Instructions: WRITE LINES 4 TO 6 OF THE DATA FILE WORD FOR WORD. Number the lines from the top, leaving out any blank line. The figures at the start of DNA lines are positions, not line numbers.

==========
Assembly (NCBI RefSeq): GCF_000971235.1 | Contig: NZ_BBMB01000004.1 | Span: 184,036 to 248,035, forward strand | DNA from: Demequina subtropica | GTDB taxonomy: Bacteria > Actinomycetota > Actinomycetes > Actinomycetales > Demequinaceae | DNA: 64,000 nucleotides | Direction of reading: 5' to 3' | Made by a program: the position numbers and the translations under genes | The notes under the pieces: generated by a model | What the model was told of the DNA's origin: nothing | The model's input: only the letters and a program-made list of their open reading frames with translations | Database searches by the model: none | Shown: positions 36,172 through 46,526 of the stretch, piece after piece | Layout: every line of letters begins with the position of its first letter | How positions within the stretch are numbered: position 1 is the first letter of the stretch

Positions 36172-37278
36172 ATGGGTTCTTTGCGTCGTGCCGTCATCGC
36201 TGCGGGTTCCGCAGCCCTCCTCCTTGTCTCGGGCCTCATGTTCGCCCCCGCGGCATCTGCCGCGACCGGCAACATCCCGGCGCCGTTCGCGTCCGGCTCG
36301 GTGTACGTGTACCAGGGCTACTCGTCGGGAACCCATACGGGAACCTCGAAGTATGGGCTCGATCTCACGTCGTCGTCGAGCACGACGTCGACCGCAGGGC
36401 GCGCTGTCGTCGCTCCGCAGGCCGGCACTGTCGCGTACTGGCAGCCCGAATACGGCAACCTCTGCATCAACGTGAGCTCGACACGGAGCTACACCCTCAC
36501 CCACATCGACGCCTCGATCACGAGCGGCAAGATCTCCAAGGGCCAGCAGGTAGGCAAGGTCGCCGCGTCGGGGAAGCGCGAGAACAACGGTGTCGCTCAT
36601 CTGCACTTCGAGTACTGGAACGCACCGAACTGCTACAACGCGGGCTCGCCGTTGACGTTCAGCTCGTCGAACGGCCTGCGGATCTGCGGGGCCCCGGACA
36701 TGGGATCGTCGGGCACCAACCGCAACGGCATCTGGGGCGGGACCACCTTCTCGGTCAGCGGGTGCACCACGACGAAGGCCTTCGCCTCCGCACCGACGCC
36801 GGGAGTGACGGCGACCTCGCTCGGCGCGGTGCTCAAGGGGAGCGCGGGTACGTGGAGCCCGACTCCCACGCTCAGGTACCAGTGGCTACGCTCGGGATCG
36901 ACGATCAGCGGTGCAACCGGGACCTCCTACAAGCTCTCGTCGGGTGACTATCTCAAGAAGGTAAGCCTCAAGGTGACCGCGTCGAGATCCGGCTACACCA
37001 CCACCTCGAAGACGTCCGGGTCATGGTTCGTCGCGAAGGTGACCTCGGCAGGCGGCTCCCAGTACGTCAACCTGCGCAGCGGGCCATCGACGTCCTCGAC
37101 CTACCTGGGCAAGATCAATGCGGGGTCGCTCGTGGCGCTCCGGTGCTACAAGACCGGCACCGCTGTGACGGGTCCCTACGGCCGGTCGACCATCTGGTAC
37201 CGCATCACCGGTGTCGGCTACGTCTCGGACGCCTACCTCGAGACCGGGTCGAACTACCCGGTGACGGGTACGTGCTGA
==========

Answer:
36201 TGCGGGTTCCGCAGCCCTCCTCCTTGTCTCGGGCCTCATGTTCGCCCCCGCGGCATCTGCCGCGACCGGCAACATCCCGGCGCCGTTCGCGTCCGGCTCG
36301 GTGTACGTGTACCAGGGCTACTCGTCGGGAACCCATACGGGAACCTCGAAGTATGGGCTCGATCTCACGTCGTCGTCGAGCACGACGTCGACCGCAGGGC
36401 GCGCTGTCGTCGCTCCGCAGGCCGGCACTGTCGCGTACTGGCAGCCCGAATACGGCAACCTCTGCATCAACGTGAGCTCGACACGGAGCTACACCCTCAC